Sitting in her living room, 65-year-old Tatyana Rybalchenko goes through a stack of black-and-white photos from more than 30 years ago. In one of them, she is dressed in a nurse’s coat and smiles sheepishly at the camera; in another, she shares a laugh with soldiers on a road with a mountain ridge behind them.
The pictures don’t show the hardships that Rybalchenko and 20,000 Soviet women like her went through as civilian support staff during the Soviet Union’s 1979-1989 invasion of Afghanistan. Although they did not serve in combat roles, they still experienced the horrors of war.
As Russia on Friday marked the 30th anniversary of the withdrawal of Soviet troops from Afghanistan, the memories are still fresh for the nurses, clerks and shopkeepers, predominantly young, single women who were thrust into the bloody conflict.
Rybalchenko enlisted on a whim. In 1986, she was 33, working in a dead-end nursing job in Kyiv, the capital of Soviet Ukraine, and was going through a breakup. One day, she joined a colleague who went to a military recruitment office. The recruiter turned to Rybalchenko and asked if she would like to work abroad — in Afghanistan.
She recalls that she was fed up with her life in Kyiv, “so I told him: ‘I’d go anywhere, even to hell!’ And this is where he sent me.”
Family and friends tried to talk her out of it, telling her that Afghanistan is where “the bodies are coming from.” But it was too late: She had signed the contract.
At least 15,000 Soviet troops were killed in the fighting that began as an effort to prop up a communist ally and soon became a grinding campaign against a U.S.-backed insurgency. Moscow sent more than 600,000 to a war that traumatized many young men and women and fed a popular discontent that became one factor leading to the 1991 breakup of the Soviet Union.
Rybalchenko, who worked as a nurse at a military hospital in Gardez, was stunned by the many casualties — men missing limbs or riddled with shrapnel. But there was so much work that she found herself shutting off her emotions.
“At the end, I did not feel anything anymore. I was like a stone,” Rybalchenko said, shedding her normally perky persona.
Friendships helped, and she befriended a young reconnaissance officer, Vladimir Vshivtsev.
He once confided to her that he was not afraid of losing a limb, but he would not be able to live with an injury to his eyes. She recalled him saying “if I lose eyesight, I’ll do everything to put an end to it.”
In November 1987, the hospital was inundated with casualties from a Soviet offensive to open the road between Gardez and the stronghold of Khost, near the Pakistani border.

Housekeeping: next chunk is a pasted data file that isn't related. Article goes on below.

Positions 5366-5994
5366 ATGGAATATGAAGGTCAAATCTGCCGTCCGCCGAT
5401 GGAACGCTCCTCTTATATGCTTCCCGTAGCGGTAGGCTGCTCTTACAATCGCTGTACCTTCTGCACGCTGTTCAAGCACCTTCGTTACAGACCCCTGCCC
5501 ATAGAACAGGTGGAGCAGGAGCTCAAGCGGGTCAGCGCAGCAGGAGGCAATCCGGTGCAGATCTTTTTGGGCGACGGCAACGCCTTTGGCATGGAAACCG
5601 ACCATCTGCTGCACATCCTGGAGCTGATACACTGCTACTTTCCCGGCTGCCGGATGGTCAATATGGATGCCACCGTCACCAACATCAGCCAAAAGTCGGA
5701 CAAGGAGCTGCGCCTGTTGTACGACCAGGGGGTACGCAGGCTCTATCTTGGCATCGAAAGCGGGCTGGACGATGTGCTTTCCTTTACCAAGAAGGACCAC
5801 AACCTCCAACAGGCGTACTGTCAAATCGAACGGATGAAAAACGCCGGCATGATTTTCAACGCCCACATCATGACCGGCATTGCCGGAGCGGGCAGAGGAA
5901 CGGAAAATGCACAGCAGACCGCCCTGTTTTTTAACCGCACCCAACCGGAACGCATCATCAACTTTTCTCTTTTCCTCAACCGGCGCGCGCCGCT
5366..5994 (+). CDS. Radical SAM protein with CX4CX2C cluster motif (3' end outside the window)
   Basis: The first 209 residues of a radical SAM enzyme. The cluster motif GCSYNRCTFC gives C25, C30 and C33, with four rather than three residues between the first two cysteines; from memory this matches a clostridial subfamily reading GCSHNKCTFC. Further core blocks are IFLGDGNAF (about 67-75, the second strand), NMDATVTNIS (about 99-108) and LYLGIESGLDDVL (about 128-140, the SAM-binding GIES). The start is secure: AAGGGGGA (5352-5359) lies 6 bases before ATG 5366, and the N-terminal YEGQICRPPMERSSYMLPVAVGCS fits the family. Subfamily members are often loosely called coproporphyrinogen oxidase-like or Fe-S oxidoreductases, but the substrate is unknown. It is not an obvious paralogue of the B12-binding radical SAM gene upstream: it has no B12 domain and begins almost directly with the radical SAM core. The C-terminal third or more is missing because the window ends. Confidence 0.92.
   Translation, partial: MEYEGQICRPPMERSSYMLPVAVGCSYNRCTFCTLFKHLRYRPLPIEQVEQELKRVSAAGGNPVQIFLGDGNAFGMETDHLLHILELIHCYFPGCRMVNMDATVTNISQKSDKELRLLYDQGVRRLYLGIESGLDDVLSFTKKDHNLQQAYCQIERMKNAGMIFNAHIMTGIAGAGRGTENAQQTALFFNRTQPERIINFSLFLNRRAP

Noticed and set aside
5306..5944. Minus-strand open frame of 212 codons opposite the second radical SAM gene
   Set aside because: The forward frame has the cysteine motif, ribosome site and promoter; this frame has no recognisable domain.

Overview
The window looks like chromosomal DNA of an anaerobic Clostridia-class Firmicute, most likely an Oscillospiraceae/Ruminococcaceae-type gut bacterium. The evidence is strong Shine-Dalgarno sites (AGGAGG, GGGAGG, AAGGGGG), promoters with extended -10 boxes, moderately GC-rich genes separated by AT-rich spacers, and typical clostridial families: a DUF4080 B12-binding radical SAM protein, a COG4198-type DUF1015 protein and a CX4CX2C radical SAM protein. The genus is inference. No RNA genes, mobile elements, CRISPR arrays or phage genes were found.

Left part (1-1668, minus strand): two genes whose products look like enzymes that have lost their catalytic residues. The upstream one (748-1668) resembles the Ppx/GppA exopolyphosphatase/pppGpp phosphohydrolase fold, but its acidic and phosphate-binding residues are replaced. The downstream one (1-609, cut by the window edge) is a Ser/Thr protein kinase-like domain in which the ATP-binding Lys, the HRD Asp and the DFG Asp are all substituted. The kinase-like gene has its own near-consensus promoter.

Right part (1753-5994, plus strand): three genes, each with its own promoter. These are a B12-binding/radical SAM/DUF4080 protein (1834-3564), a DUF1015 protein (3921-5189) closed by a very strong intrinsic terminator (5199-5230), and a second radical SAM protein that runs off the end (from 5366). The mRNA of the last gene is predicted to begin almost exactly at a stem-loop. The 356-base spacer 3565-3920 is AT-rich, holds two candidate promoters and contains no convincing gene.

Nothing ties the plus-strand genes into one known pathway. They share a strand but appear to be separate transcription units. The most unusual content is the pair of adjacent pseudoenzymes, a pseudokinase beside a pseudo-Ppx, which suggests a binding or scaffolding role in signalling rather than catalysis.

One of the wounded was Vshivtsev, and Rybalchenko saw him being wheeled into the ward with bandages wrapped around his head. She unwrapped the dressing and gasped when she saw the gaping wound on his face: “The eyes were not there.”
She persuaded her superior to let her accompany him to a bigger hospital in Kabul as part of a suicide watch. She stayed friends with Vshivtsev, and he later became a leading activist in the Russian Society for the Blind. Decades later, he briefly served in the Russian parliament.
Alla Smolina was 30 when she joined the Soviet military prosecutor’s office in Jalalabad near the Pakistani border in 1985. It wasn’t until 20 years later that Smolina started having nightmares about the war.
“The shelling, running away from bullets and mines whizzing above me — I was literally scared of my own pillow,” she said.
She put her memories on paper and contacted other women who were there, telling the stories of those who endured the hardships of war but who are largely absent from the male-dominated narratives.
She is trying to raise awareness of the role the Soviet women played in Afghanistan, believing they have been unfairly portrayed or not even mentioned in fiction and nonfiction written mostly by men.
The deaths of Soviet women who held civilian jobs in Afghanistan are not part of the official toll, and Smolina has written about 56 women who lost their lives. Some died when a plane was shot down by the Afghan mujahedeen, one was killed when a drunken soldier threw a grenade into her room, and one woman was slain after being raped by a soldier.
In an era when the concept of sexual harassment was largely unfamiliar in the Soviet Union, the women in the war in Afghanistan — usually young and unmarried — often started a relationship to avoid unwanted attention from other soldiers.
“Because if a woman has someone, the whole brigade won’t harass you like a pack of wolves,” Rybalchenko said. “Sometimes it was reciprocal, sometimes there was no choice.”
She said she found boyfriends to “protect” her.
Denied war benefits
While the war grew unpopular at home, Soviet troops and support staff in Afghanistan mostly focused on survival rather than politics. While Afghans largely saw Moscow’s involvement as a hostile foreign intervention, the Soviets thought they were doing the right thing.
“We really believed that we were helping the oppressed Afghan nation, especially because we saw with our own eyes all the kindergartens and schools that the Soviet people were building there,” Smolina said.
After Rybalchenko came home, she could hardly get out of bed for the first three months, one of thousands with undiagnosed post-traumatic stress disorder.
When she asked officials about benefits for veterans and other personnel in Afghanistan, she faced hostility and insults. She said one told her: “How do I know what you were actually up to over there?”
In 2006, Russian lawmakers decided that civilians who worked in Afghanistan were not entitled to war benefits. Women have campaigned unsuccessfully to reinstate them.
Rybalchenko eventually got an apartment from the government, worked in physiotherapy and now lives in retirement in Moscow, where her passion for interior decorating is reflected by the exotic bamboo-forest wallpaper in her home.